Summary: Persistent Genital Arousal Disorder/Genito-Pelvic Dysaesthesia (PGAD/GPD) is a chronic health condition characterized by unwanted, unprovoked genital sensations, without associated sexual interest or desire. PGAD/GPD is not well understood, but the condition affects up to 3% of women and individuals with vulvas. PGAD/GPD is highly comorbid with mental and physical health difficulties and negatively affects people’s ability to engage in basic daily activities. Unfortunately, we do not know what factors worsen PGAD/GPD symptoms over time, and no psychological treatments have been developed. Data from case studies and cross-sectional surveys reveal that PGAD/GPD symptoms are linked with negative emotions and difficulties regulating these emotions. The main purpose of our study is to examine how negative emotions, emotion regulation strategies, and PGAD/GPD symptoms relate to one another using a method called network analysis. The longitudinal design will address a critical knowledge gap by allowing us to examine how these associations evolve over time. This research will identify core mechanisms that maintain PGAD/GPD symptoms, which will inform the development of psychological interventions for this debilitating and distressing condition.

Maya Gislason | Theme: Mental health in rural settings

Project Title: Rooting Children’s Mental Health in Place-based Contexts: Stories of Community Resilience and Opportunities for Further Supporting Young Women and Girls in Rural Settings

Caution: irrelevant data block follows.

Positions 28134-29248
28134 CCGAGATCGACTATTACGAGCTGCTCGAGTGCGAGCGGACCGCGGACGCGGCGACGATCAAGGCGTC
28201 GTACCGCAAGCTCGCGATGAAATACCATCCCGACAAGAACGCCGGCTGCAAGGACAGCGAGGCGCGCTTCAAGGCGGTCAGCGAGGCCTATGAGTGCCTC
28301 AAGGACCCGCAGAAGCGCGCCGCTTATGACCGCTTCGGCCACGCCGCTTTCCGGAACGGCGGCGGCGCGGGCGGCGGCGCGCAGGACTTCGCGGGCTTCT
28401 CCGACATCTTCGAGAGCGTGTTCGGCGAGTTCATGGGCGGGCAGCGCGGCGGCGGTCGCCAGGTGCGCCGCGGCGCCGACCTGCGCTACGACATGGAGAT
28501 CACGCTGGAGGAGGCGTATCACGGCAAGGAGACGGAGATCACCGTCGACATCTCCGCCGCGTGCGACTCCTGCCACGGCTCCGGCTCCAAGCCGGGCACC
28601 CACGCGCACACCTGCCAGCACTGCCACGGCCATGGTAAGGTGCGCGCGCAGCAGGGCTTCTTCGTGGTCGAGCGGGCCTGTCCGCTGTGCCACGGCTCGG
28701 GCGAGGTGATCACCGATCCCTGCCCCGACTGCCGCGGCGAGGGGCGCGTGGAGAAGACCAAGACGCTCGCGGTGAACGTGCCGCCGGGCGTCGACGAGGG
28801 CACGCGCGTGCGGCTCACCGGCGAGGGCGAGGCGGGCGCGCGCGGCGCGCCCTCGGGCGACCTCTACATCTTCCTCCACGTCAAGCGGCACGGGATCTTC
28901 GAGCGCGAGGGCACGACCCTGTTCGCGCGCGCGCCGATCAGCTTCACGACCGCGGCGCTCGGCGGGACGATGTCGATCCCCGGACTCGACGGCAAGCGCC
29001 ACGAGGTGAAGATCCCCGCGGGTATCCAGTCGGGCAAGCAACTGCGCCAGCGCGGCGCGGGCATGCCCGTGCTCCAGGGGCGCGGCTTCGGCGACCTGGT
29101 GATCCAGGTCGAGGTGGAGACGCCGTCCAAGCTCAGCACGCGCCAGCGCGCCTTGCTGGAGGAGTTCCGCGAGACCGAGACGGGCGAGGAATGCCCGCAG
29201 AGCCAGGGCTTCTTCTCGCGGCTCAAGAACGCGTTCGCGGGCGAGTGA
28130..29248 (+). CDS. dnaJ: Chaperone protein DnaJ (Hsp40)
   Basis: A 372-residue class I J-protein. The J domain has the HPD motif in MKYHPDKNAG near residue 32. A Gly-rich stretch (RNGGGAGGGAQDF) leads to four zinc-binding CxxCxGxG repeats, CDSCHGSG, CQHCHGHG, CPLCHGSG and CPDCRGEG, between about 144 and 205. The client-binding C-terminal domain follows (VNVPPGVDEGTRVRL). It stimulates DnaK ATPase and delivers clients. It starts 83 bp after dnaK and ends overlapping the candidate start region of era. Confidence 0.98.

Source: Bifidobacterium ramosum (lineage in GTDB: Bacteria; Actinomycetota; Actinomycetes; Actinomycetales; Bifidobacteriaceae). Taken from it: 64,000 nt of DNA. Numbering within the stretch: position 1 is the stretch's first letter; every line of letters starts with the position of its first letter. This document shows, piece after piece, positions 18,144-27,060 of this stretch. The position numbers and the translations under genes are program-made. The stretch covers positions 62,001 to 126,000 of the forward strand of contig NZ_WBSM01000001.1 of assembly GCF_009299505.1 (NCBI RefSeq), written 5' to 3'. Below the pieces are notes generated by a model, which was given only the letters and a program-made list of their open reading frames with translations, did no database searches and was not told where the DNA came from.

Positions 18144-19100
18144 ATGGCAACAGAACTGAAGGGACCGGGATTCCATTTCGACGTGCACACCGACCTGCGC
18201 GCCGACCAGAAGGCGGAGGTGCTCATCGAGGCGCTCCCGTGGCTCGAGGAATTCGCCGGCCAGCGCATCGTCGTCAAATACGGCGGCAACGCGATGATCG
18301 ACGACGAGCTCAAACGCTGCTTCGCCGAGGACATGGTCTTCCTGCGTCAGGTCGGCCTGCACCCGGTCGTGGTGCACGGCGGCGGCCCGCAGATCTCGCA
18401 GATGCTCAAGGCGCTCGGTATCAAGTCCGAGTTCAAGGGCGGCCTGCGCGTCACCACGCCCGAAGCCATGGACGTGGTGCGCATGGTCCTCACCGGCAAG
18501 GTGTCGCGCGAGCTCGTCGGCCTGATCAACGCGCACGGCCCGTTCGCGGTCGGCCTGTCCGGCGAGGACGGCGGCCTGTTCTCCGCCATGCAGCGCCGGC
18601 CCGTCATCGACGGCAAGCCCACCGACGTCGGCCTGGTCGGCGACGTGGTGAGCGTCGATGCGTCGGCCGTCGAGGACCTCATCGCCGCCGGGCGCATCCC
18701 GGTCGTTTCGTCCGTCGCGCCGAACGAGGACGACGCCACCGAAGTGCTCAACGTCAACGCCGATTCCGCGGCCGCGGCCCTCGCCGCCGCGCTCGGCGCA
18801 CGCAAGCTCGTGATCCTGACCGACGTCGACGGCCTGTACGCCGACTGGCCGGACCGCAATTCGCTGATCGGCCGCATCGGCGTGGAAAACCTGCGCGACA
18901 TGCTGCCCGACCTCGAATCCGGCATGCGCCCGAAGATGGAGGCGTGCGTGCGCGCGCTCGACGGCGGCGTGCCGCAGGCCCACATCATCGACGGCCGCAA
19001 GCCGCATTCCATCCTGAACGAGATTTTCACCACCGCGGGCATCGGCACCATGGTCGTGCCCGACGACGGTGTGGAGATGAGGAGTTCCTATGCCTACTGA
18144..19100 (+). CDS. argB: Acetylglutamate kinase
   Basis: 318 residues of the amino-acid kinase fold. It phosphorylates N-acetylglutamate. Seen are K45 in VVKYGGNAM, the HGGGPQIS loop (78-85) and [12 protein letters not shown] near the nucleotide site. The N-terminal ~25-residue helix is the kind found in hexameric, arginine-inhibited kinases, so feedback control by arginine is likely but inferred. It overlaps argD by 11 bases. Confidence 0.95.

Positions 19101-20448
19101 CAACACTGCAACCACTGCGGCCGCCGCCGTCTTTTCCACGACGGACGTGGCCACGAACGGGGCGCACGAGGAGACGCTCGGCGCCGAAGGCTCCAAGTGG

Principal Investigator: Maya Gislason, Associate Professor, Faculty of Health Sciences, Simon Fraser University

Summary:Climate change has been identified as a growing priority for health professionals. Youth today not only live in a world contoured by intensifying climate impacts but will also be exposed to a range of associated health risks across their life course. Furthermore, climate change amplifies social inequities and pre-existing health risks, and has been documented as being increasingly distressing to children, with disproportionate impacts to young women and girls. This ground-breaking research, rooted in the principles of Planetary Health Equity, will produce the robust evidence needed to both advance, and further fund, a new generation of innovations in young women and girls’ community-based mental health support servicing.

The first aim of this research is to analyze existing literature and statistical data on how climate change and mental health concerns intersect for young women and girls in rural and remote communities in British Columbia (BC). The second aim is to identify opportunities for taking an integrated approach to planetary and human health by linking climate change adaptation and mitigation initiatives with broader equity informed and place-based mental healthcare support servicing in these regions through interviews with health providers and allied youth-oriented medical personnel in rural and remote communities. The third aim is to leverage this foundational research to apply for funding to conduct a next phase of engaged, youth driven research with young women and girls in BC. A Living Repository showcasing effective integrated community health and sustainability initiatives will be shared widely.

Jefferson Terry | Theme: Placental Disease + DNA

Project Title:The Role of DNA Methylation in CIUE Inflammatory Signaling
Primary Investigator: Jefferson Terry, Clinical Associate Professor, Department of Pathology and Laboratory Medicine, University of British Columbia; Pediatric and Perinatal Pathologist, Children’s & Women’s Health Centre of BC
Co-Investigators:Wendy Robinson